Solicit Stakeholder Input: The step of gathering input from various project stakeholders is often done during the project planning phase. This may take the form of interviews, surveys, or other information gathering techniques.

Stakeholder Analysis: The step of identifying and considering the interests of the various potential project customers and other individuals and organizations who will potentially be affected by your project. It is recommended that stakeholder analysis is done during the initiation phase. Actually, soliciting the input of stakeholders often occurs slightly later, during the project planning phase.

Statement of Work (SOW): A narrative description of products or services to be supplied under contract.

Sunk costs: Past costs in a project that can never be recovered. It is strongly suggested that sunk costs should not be considered a factor in deciding whether to terminate a project or allow it to continue to the next phase.

Time and Cost Estimating:  Making decisions regarding the duration of work or the financial resources required for a project (or individual tasks in a project) based on the best available information. This is required for schedule and budget creation. It is usually done during the planning phase, and refined during the control and monitoring phase.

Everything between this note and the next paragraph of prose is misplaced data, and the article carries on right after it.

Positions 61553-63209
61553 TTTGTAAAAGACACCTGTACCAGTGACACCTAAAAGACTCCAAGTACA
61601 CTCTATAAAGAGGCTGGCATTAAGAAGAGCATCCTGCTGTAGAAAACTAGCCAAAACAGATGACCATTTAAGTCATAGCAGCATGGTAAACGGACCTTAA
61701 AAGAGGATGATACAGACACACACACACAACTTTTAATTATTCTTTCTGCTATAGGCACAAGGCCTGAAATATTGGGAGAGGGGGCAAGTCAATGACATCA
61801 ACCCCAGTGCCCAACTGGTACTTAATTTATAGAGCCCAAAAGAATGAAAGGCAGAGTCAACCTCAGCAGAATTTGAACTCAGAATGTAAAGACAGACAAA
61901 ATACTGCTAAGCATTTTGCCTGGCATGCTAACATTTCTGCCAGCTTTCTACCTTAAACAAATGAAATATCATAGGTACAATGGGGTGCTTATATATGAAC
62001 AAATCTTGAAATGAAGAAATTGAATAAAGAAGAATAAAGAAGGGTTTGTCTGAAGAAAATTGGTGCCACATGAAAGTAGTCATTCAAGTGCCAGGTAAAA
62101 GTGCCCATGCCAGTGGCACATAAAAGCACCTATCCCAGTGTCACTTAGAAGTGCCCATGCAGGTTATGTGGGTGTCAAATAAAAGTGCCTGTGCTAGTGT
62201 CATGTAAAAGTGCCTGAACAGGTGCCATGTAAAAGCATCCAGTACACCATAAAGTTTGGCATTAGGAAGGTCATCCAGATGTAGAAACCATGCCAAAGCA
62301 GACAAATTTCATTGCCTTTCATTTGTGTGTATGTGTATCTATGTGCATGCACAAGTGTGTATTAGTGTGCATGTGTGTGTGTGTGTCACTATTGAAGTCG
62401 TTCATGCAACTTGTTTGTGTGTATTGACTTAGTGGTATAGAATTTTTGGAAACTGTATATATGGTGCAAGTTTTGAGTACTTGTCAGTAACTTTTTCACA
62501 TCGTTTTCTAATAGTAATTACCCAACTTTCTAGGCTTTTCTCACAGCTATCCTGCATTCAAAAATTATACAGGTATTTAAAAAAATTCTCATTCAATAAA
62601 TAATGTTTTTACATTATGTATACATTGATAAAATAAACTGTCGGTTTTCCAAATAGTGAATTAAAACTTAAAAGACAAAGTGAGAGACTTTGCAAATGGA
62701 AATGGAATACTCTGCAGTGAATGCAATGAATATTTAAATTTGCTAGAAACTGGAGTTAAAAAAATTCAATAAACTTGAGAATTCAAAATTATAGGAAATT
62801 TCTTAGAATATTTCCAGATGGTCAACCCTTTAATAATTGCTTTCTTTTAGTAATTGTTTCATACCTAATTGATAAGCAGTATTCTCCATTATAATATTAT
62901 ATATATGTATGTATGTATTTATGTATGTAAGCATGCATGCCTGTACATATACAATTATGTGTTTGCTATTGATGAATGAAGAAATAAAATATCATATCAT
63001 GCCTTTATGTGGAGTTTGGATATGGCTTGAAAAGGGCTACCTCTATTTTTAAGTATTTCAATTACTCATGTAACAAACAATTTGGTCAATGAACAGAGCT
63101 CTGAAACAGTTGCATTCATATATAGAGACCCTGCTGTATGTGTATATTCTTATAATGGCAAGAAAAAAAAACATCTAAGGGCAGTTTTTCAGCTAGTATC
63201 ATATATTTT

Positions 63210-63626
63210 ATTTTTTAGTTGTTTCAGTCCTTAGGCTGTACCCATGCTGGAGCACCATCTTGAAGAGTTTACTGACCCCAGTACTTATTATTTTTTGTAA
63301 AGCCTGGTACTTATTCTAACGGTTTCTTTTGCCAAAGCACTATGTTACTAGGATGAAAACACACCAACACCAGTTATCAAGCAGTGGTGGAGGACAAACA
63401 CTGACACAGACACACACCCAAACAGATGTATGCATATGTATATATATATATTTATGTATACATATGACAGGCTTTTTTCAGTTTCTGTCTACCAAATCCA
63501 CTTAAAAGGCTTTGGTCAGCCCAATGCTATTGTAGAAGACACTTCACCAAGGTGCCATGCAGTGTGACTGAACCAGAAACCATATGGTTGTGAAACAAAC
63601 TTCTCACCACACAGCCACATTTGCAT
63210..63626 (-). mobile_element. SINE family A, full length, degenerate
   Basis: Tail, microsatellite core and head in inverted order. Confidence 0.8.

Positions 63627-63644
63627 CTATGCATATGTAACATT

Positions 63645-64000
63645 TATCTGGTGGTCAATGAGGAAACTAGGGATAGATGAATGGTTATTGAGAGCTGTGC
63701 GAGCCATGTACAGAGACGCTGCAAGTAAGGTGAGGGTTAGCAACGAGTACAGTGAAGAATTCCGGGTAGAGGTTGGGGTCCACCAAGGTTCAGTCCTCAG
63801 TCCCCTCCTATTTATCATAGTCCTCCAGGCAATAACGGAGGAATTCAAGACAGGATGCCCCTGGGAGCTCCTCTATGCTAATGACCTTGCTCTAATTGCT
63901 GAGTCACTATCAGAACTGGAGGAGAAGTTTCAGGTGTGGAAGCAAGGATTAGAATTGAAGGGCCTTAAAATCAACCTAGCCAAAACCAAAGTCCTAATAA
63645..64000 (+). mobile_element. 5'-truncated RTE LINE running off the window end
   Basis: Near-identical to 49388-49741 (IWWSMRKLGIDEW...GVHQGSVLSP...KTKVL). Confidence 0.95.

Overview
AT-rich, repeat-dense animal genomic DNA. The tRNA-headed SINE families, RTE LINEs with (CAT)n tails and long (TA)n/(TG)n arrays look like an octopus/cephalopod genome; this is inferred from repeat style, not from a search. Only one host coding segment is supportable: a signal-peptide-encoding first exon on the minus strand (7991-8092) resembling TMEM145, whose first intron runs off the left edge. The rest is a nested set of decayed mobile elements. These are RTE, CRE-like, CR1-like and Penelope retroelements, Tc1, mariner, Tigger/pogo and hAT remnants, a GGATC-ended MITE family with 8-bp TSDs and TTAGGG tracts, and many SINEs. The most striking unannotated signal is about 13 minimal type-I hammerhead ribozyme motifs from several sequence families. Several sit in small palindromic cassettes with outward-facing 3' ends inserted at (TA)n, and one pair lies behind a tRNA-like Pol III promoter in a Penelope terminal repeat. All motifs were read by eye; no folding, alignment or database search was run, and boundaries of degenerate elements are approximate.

Time Box:  A set time in which an activity, task, iteration, or other effort must be completed. Used in agile software development methods to fix the amount of time devoted to developing a particular iteration. Once the time box is closed, work stops and whatever was developed is used for the next step in the process. Sometimes called “time boxing”.

Tornado Diagrams:  A type of bar chart where the bars are sorted from widest on top down to smallest. They are useful for comparing the importance of variables.  The PMBOK references tornado diagrams as a tool for sensitivity analysis associated with “Quantitative Risk Analysis and Modeling Techniques”.  See Figure 11-14: Example Tornado Diagram, in PMBOK.

True-Up:  To make balanced or to integrate plans. Used in project and program management as an expression meaning to bring into alignment with plans and processes.

Update Records: Documenting the final information pertaining to the acceptance documentation, project files, closure documents, and lessons learned. This often includes the completion of any needed compliance documentation.

Work Breakdown Structure (WBS): The WBS is an outline of the work that is to be done to complete the project. It is a way to organize the project, it is the basis from which the project is controlled, and it ensures that the plan is complete. See the Project Management Institute Practice Standard for Work Breakdown Structures.

WBS Dictionary: Work-package working instructions for the assigned party. This usually includes the time and budget allocated for this work.

Workload Leveling: The process of fitting the planned work into the availability of the resources assigned in a way that evens out the ups and downs of work performed and accommodates for the prior commitments of the team members. This generally has the effect of lengthening the project schedule and making it more realistic than a non-workload leveled schedule.

 Work Package: A deliverable at the lowest level of the Work Breakdown Structure, when that deliverable may be assigned to another person.